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State of King County: Constantine touts efficiencies
King County Executive Dow Constantine gave his annual State of the County Address on Feb. 6 in Bellevue, saying a lot of good work has been done in King County over the past couple of years, but that a lot of work still remains.
"The common thread rung through much of our success is a spirit of partnership, in service of a shared prosperity," Constantine said. "(Of) finding a way for people to work together, who perhaps didn't before."
Constantine touched on the county government's success in a number of areas, including the repair of the Howard Hanson Dam and the preservation of the South Park Bridge.
Outside of those two items, the county executive touched on last summer's fight over King County Metro service, and the record number of people who turned out in support of keeping 600,000 service hours available to residents in the region.
Alongside those accomplishments, Constantine said King County's credit rating remains strong, which is not the case for many local or state governments, or the federal government.
"The state of the county government can be found in this simple fact: King County is back on sound financial footing," Constantine said. "Our credit outlook is stronger than that of the state and federal governments and most other local governments. We are doing things right, and those who study our work are taking notice."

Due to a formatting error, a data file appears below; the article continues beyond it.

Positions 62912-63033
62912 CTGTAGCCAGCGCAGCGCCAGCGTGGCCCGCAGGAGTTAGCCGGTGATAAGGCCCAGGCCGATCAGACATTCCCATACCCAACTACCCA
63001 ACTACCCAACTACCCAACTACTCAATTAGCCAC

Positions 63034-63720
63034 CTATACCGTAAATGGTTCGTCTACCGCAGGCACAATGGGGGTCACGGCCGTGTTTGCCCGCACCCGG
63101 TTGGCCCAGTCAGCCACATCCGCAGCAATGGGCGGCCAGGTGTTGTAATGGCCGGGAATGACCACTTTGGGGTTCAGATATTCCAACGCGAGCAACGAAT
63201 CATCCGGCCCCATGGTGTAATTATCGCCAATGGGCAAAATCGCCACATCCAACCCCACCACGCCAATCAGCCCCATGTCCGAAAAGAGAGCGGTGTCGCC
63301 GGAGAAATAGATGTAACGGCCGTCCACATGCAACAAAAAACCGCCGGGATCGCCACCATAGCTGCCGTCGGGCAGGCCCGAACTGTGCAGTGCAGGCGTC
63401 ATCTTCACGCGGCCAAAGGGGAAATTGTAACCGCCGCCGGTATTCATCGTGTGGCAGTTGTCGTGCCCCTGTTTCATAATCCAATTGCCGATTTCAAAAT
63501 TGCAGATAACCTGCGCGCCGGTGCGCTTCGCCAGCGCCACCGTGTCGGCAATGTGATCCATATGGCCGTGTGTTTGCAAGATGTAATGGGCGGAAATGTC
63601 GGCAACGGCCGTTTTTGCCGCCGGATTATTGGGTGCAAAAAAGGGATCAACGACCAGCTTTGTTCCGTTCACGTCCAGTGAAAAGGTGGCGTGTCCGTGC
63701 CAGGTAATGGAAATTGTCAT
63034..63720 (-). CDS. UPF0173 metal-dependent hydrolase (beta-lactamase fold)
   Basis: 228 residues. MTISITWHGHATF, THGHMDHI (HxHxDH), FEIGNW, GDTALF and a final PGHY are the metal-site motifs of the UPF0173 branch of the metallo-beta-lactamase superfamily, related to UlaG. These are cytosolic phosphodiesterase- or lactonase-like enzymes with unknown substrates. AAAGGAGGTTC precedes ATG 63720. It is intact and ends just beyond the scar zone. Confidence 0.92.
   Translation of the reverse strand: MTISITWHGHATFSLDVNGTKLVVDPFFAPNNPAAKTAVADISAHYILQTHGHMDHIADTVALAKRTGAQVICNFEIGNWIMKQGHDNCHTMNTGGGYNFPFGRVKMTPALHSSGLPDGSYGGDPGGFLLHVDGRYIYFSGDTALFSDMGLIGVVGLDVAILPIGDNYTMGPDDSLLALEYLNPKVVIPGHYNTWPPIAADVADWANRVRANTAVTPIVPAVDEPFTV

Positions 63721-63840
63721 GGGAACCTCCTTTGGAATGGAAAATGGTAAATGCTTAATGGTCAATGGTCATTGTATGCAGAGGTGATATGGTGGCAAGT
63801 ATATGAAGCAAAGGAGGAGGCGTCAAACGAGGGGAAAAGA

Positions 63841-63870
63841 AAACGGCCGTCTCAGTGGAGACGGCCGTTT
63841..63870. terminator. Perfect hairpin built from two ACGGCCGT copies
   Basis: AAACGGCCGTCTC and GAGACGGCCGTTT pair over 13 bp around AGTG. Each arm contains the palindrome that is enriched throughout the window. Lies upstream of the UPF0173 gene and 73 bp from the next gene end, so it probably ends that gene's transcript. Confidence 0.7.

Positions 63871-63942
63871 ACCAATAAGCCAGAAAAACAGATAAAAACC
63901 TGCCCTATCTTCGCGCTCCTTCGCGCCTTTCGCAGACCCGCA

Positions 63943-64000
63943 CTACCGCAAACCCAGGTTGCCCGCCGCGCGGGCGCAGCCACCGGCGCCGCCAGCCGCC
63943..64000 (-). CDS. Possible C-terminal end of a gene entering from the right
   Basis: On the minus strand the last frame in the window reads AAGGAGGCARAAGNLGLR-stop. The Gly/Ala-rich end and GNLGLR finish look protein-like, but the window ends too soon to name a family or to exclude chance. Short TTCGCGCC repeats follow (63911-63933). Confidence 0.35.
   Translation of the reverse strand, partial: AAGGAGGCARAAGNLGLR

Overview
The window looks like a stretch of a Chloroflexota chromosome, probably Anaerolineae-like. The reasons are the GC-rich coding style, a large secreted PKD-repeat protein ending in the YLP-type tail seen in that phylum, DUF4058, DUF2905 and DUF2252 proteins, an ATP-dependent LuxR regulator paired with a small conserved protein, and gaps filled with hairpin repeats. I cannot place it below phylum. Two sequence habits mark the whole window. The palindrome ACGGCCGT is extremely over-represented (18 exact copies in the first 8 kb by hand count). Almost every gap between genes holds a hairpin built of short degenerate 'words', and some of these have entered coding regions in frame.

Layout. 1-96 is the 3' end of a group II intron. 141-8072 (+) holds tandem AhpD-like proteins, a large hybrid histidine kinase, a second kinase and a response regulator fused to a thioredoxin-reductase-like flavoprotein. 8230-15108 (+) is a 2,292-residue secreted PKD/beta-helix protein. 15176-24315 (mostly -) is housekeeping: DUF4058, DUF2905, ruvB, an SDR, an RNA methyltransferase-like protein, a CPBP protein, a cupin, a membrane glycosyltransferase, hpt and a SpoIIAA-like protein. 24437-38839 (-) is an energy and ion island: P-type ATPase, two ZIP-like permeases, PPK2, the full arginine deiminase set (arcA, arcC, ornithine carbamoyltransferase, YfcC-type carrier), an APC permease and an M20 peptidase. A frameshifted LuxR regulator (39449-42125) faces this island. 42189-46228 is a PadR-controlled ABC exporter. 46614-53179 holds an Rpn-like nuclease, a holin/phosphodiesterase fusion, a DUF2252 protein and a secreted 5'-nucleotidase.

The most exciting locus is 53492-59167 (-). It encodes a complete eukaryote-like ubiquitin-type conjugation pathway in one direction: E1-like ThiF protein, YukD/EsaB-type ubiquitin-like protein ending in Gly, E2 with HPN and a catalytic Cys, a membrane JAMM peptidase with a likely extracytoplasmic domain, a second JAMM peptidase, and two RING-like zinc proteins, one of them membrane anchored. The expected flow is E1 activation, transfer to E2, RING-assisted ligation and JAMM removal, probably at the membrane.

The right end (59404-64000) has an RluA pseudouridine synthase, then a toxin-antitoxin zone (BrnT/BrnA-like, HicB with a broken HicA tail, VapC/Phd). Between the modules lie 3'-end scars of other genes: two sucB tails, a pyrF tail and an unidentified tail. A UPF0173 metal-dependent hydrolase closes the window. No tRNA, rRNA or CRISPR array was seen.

Likening King County's transformation over the past few years to the movie "Moneyball," Constantine said King County has shifted from an attitude of just "throw(ing) money at the problem" to being "smart and scrappy. Finding inefficiencies in the established system (and) seeking out the highest performance at the lowest-possible cost."
"So my job — our job — is to ensure that government works, and that it works for all the people to support safe communities, accessible justice, a clean environment, the ability to get around, and a chance for everyone to thrive and succeed regardless of the circumstances of their birth or the zip code in which they live," Constantine said.
The executive credited this success to the county's adoption of LEAN business practices, which he described as a "tool… of continuous improvement and employee engagement." Since adopting LEAN practices, the executive said a number of once time-consuming tasks of county government have been drastically shortened, leading to happier customers and savings for the local government.
Moving forward, Constantine announced in his State of the County address that two antiquated payroll systems used by the county and Seattle were being replaced with a new system. The hope for this new system falls in line with much of his goals these past few years, Constantine said: increasing efficiency and creating costs savings. Outside of this announcement, the executive touched on green energy projects within the county that are moving forward, continuing to keep transportation issues a priority, and job creation, especially through the technology and aerospace fields.
"I want King County to be a place where you can live and perhaps even become wealthy, but you don't have to be wealthy to live. A place where you can get educated, trained, and get a good job, and buy a decent home, and raise a family, and someday retire, and live better than your parents did, and know that your kids can live better than you," he said.